A group blog to promote discussion, debate and insight into the history, particularly religious, of America's founding. Any observations, questions, or comments relating to the blog's theme are welcomed.
I find Justice Thomas' statement of particular interest: that constitutional protections limit the federal, not local, practices. I haven't read his whole statement but one wonders if he would prohibit prayer at federal functions. Andrew Jackson thought so. He refuse to say a prayer for plague victims but added that one could request one from one's governor. Of course, the establishment only applied to the federal level and Massachusetts had an established church until the 1830s, if I remember correctly. However, it seems that states eventually adopted the federal ethos.
OTOH, all 50 states reference God in their constitutions; many of the states were admitted after well after the 1820s.http://www.truthorfiction.com/rumors/g/god-constitutions.htm#.U2-9loFdW4oAnd a primary argument in the majority opinion in City of Greece written by Justice Kennedy points out that Congress itself has had prayers from paid chaplains since the beginning of the republic."An insistence on nonsectarian or ecumenical prayer as a single, fixed standard is not consistent with the tradition of legislative prayer outlined in the Court's cases. The Court found the prayers in Marsh consistent with the First Amendment not because they espoused only a generic theism but because our history and tradition have shown that prayer in this limited context could "coexis[t] with the principles of disestablishment and religious freedom." 463 U.S., at 786 . The Congress that drafted the First Amendment would have been accustomed to invocations containing explicitly religious themes of the sort respondents find objectionable. One of the Senate's first chaplains, the Rev. William White, gave prayers in a series that included the Lord's Prayer, the Collect for Ash Wednesday, prayers for peace and grace, a general thanksgiving, St. Chrysostom's Prayer, and a prayer seeking "the grace of our Lord Jesus Christ, &c." Letter from W. White to H. Jones (Dec. 29, 1830), in B. Wilson, Memoir of the Life of the Right Reverend William White, D. D., Bishop of the Protestant Episcopal Church in the State of Pennsylvania 322 (1839); see also New Hampshire Patriot & State Gazette, Dec. 15, 1823, p. 1 (describing a Senate prayer addressing the "Throne of Grace"); Cong. Globe, 37th Cong., 1st Sess., 2 (1861) (reciting the Lord's Prayer). The decidedly Christian nature of these prayers must not be dismissed as the relic of a time when our Nation was less pluralistic than it is today. Congress continues to permit its appointed and visiting chaplains to express themselves in a religious idiom."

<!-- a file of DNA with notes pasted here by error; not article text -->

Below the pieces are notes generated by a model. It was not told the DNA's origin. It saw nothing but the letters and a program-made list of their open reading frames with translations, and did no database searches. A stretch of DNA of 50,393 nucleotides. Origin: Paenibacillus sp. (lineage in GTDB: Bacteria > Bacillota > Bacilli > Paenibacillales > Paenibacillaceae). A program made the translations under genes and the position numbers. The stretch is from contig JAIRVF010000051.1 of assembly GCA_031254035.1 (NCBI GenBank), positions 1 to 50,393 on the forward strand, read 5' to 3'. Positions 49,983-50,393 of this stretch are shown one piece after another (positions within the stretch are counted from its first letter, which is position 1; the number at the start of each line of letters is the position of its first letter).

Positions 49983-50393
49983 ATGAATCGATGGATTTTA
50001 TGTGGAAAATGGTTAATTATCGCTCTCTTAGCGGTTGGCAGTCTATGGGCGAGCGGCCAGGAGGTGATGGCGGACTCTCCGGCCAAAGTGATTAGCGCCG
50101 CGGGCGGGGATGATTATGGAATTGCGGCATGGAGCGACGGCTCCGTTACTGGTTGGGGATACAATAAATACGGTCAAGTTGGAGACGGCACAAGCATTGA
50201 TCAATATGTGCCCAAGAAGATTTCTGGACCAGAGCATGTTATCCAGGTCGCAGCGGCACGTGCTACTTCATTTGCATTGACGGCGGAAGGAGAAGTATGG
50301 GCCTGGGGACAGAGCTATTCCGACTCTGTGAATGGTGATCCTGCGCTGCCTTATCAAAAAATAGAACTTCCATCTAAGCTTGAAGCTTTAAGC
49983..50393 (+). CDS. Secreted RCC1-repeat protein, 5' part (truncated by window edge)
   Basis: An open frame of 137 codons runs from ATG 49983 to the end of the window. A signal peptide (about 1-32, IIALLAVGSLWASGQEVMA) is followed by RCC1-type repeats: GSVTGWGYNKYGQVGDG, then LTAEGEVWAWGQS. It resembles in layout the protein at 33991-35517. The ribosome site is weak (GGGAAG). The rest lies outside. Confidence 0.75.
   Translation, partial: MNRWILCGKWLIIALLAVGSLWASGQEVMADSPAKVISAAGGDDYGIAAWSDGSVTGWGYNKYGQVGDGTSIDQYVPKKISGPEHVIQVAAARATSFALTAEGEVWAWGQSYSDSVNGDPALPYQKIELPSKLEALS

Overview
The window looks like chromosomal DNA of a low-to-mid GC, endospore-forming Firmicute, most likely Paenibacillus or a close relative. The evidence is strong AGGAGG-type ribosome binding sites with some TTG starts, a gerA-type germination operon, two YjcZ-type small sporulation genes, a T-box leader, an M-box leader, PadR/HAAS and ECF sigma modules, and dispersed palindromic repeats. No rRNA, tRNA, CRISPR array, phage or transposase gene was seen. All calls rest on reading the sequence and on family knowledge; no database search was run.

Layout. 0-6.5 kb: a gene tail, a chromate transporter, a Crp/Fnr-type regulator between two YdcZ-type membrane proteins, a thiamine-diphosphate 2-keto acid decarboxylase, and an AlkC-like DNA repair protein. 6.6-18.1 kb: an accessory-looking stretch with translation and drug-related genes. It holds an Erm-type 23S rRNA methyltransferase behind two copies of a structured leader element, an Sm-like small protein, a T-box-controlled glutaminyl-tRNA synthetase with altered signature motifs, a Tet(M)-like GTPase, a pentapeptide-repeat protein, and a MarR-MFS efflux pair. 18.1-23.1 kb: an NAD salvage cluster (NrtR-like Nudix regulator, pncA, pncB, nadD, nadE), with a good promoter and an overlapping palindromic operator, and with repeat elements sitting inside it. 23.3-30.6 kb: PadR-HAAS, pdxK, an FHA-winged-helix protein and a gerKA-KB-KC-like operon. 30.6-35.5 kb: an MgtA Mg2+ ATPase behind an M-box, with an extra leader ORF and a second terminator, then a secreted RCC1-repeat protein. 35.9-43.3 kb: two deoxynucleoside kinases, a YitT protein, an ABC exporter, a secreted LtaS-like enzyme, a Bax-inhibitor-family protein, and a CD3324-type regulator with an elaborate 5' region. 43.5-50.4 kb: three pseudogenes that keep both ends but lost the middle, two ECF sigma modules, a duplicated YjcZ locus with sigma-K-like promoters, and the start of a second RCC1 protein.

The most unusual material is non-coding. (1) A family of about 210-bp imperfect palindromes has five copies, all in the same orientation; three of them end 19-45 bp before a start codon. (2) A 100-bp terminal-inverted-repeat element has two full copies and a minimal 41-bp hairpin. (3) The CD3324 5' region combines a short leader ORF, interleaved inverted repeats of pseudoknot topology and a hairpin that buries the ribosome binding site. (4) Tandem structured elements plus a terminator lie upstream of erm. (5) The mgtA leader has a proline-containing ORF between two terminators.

This conclusion was very similar to the conclusion of Marsh v. Chambers in 1983 in which the Court declared that "The content of the prayer is not of concern to judges." And according to Zorach v. Classon in 1952, The First Amendment, however, does not say that in every and all respects there shall be a separation of Church and State. Rather, it studiously defines the manner, the specific ways, in which there shall be no concert or union or dependency one on the other. That is the common sense of the matter. Otherwise the state and religion would be aliens to each other—hostile, suspicious, and even unfriendly.http://www.increasinglearning.com/1/post/2014/04/supreme-court-rules-on-carroll-county-prayers.html